By Maggie Farrand
Sheikh Hammad Hadji Muhammad is treating the spread of HIV and AIDS in his Ethiopian village with coffee. And the treatment is working.
As an elder and an imam, Sheikh Hammad holds a place of honor in his village and at the coffee ceremonies that are central to its social life.
He is using that level of honor from his villagers to bring real issues to their regular coffee ceremonies; most importantly, HIV/AIDS.
“Before, we were embarrassed to talk about sexuality, but now we speak openly about it,” Sheikh Hammad says.
Through the Ethiopian Sustainable Tourism Alliance, community members are trained as peer educators. Once trained, they invite fellow residents to weekly coffee ceremonies so that they can hand out information and discuss sensitive subjects like HIV/AIDS.
“[Before ESTA] there was no awareness of HIV way of transmission, and there was great discrimination among the people who are living with the virus,” says Addisu Yacob, Counterpart’s HIV/AIDS Prevention Coordinator.
Today people throughout the Central and Southern Rift Valley of Ethiopia are more aware of the disease – its symptoms, how its spread and what one can do to prevent contraction.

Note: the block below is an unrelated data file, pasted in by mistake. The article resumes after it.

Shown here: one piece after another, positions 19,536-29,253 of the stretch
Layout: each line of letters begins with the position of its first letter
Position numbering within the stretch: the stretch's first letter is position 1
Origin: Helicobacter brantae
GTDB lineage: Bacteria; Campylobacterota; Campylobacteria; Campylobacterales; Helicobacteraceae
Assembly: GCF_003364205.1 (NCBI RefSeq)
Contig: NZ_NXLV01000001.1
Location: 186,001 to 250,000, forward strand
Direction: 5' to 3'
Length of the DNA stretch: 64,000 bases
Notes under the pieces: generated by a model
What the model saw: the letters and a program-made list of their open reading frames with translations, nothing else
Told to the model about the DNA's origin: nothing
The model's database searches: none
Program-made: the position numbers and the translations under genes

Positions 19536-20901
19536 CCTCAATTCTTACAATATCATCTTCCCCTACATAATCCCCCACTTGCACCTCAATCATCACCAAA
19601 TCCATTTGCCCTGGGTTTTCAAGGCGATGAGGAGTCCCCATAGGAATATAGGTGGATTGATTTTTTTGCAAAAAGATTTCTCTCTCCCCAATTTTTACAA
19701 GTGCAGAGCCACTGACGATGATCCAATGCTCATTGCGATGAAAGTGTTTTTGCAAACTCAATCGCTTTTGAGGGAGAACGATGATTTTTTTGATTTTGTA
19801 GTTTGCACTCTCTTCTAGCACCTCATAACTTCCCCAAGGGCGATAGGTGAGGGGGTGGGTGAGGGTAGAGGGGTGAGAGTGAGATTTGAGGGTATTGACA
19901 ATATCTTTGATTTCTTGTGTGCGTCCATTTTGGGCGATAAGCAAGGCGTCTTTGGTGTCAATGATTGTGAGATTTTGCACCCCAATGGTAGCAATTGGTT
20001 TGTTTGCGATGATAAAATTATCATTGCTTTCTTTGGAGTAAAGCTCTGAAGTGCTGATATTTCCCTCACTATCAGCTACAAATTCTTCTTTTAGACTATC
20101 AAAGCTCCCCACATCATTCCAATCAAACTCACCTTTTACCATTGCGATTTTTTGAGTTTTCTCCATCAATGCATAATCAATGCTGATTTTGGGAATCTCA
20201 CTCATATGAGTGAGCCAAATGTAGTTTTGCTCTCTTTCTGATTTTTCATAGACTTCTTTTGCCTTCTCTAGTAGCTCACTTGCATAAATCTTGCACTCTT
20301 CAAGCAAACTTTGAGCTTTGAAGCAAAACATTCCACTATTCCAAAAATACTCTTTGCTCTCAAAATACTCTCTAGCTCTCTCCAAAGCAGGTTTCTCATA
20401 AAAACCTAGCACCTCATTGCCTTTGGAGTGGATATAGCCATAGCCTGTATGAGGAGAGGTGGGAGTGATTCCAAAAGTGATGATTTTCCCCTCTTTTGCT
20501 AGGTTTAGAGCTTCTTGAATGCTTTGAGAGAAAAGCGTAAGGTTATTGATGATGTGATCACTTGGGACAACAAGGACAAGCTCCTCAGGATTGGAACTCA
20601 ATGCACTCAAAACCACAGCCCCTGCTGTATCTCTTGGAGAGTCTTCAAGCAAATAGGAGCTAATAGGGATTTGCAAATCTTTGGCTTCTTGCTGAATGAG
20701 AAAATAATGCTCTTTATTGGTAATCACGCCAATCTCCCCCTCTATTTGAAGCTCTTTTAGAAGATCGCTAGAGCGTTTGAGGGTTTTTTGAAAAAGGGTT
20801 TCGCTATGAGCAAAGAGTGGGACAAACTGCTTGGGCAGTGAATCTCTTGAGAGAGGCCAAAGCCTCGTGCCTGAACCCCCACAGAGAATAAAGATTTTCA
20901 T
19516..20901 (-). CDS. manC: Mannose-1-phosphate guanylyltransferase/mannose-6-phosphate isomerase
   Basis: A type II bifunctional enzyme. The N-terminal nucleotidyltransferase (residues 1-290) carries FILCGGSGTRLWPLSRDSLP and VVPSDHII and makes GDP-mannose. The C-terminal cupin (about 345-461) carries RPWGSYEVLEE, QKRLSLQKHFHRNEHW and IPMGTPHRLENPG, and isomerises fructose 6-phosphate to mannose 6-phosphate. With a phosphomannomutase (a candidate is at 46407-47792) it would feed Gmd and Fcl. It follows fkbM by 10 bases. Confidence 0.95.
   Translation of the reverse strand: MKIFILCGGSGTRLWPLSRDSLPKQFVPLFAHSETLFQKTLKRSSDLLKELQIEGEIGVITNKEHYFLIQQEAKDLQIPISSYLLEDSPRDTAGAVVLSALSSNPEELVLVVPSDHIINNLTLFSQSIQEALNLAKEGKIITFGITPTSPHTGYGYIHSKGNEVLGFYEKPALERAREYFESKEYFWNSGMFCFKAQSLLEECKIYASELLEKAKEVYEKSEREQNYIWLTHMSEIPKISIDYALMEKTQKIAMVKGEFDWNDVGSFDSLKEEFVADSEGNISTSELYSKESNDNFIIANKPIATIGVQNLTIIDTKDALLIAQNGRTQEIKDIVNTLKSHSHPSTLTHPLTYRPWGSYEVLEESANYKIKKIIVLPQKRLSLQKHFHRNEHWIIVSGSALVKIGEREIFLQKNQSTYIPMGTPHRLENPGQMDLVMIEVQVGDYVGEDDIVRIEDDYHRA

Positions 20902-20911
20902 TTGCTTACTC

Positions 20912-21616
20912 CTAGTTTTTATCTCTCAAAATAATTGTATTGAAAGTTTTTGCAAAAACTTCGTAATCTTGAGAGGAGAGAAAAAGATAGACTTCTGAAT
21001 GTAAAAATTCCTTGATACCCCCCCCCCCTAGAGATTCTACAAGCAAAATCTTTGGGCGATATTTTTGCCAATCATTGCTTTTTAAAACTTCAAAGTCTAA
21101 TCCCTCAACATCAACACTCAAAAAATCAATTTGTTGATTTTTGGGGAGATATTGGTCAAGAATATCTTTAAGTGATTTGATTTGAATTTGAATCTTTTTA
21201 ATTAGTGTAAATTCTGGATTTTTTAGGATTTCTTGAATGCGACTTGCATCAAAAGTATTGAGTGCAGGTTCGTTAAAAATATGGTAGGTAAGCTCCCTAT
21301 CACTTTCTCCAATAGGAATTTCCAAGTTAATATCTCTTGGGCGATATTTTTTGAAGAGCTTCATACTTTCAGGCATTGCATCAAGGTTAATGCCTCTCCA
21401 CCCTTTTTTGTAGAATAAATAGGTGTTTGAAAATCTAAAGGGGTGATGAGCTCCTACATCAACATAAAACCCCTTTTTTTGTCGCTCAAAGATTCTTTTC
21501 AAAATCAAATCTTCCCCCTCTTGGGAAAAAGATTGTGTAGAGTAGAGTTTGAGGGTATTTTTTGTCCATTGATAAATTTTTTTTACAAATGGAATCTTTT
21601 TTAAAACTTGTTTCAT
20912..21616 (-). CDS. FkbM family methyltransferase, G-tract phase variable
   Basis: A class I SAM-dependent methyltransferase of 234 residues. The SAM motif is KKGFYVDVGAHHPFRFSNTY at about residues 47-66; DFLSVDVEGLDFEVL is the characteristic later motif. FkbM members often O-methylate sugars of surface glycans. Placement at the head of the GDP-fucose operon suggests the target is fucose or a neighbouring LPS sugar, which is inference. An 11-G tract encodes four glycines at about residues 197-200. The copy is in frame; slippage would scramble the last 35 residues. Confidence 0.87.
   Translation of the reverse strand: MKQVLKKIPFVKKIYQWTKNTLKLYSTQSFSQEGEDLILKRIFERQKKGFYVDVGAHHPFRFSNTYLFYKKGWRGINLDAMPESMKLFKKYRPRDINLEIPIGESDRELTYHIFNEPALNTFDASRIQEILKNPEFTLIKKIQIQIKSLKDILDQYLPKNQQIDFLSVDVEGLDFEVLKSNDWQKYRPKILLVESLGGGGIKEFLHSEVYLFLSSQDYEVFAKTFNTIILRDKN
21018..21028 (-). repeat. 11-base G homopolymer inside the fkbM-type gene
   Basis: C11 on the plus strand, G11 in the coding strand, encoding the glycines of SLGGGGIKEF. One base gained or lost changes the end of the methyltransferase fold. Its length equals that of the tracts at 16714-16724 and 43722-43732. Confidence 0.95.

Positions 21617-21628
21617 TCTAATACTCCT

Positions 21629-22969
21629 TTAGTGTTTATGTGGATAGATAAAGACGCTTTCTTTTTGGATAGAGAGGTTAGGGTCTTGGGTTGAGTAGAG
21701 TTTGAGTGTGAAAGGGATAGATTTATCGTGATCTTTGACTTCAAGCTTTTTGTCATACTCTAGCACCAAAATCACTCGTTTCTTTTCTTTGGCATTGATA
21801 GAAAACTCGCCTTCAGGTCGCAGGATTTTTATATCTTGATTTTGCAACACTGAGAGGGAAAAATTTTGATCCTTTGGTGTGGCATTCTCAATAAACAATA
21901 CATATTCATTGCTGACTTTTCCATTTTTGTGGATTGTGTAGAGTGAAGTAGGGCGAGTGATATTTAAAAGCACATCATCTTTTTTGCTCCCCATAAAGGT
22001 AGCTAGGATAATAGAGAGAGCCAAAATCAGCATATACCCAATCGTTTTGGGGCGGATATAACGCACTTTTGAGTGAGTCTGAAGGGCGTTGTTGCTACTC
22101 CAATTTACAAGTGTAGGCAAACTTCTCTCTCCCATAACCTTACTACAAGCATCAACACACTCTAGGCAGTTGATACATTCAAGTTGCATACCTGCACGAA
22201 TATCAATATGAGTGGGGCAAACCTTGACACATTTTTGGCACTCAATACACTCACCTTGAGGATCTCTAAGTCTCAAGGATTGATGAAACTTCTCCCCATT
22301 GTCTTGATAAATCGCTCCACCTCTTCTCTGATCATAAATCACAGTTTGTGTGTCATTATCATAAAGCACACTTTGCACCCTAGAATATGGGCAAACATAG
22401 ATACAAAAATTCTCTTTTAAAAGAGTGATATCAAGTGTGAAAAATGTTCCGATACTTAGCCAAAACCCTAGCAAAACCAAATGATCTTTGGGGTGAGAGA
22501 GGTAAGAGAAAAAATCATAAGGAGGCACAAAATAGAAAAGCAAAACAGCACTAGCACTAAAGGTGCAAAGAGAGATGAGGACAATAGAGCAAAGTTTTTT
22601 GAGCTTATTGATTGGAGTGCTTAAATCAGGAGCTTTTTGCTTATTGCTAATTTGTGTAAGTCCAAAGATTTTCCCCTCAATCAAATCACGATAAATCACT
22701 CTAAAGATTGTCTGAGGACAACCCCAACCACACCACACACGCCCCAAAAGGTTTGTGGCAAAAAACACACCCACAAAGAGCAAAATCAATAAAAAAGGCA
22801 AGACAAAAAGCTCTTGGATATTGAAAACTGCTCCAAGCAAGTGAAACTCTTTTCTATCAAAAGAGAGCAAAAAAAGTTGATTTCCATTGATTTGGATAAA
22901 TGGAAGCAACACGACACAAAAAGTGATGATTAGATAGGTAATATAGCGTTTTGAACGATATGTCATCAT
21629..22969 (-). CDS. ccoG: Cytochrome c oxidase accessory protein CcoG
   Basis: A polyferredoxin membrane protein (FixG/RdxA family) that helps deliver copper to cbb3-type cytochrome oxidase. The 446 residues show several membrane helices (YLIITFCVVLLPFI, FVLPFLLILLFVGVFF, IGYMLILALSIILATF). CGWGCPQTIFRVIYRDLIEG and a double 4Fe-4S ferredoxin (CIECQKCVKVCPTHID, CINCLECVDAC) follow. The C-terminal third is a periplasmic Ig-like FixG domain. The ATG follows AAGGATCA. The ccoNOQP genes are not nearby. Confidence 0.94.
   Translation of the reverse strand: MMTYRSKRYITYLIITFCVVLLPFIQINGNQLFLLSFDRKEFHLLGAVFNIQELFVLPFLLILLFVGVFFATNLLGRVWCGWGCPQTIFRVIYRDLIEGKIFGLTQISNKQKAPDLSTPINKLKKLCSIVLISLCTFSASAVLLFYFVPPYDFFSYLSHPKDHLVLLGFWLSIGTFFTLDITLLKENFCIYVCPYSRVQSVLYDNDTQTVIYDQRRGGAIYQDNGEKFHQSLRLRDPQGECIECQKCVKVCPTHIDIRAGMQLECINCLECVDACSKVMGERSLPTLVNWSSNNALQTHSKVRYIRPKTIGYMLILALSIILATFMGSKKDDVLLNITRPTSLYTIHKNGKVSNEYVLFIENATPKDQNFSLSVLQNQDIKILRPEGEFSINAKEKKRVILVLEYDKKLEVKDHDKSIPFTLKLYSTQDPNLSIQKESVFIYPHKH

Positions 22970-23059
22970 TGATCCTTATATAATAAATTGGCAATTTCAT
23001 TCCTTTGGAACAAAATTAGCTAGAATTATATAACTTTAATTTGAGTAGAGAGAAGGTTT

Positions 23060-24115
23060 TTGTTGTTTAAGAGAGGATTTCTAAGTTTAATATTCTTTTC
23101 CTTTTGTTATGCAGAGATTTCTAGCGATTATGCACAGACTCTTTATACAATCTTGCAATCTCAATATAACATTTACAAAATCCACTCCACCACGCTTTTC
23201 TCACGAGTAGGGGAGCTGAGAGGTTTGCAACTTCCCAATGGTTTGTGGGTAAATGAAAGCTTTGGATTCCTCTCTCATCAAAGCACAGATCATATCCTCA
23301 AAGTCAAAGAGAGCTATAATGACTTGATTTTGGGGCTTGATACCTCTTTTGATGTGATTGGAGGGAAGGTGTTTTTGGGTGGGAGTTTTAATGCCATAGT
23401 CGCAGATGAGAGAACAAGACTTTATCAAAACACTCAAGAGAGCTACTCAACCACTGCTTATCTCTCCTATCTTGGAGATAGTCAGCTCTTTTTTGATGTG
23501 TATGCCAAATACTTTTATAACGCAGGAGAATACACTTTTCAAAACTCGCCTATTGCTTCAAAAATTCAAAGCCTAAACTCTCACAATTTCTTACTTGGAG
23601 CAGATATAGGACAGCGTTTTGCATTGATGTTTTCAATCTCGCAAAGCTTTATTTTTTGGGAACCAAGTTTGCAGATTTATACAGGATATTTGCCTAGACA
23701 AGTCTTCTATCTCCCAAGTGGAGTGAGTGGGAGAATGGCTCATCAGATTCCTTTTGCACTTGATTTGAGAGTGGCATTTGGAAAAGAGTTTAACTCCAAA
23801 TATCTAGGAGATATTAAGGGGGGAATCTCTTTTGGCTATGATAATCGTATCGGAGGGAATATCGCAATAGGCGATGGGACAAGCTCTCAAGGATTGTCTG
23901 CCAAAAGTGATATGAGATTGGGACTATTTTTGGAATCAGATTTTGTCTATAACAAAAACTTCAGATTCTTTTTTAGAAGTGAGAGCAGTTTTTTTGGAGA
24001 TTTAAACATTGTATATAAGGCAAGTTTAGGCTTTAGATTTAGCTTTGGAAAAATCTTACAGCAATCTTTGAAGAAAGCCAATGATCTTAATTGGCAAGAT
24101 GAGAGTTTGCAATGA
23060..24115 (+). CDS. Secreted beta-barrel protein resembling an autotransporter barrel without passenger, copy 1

Sheikh Hammad is an advocate of ESTA’s work on AIDS.
“HIV and AIDS is an issue that is integrated into problems that religion tries to address,” he says. “Like our religion says, do not look at other women besides your wife. If we men are intimate with other women, we break the bonds of marriage and can bring disease into our families.”
The coffee ceremonies are a perfect opportunity for community members to come together and erase the stigma associated with HIV/AIDS.
“Within this half an hour or an hour, we can just teach about HIV/AIDS and create awareness in the community,” says Yacob. ESTA reached more than 50,000 people in 2011 with prevention and education messages.
Sheik Hammad is right: “We need to discuss with our families so that we can stop the spread of this virus. The time to start talking about this is now.”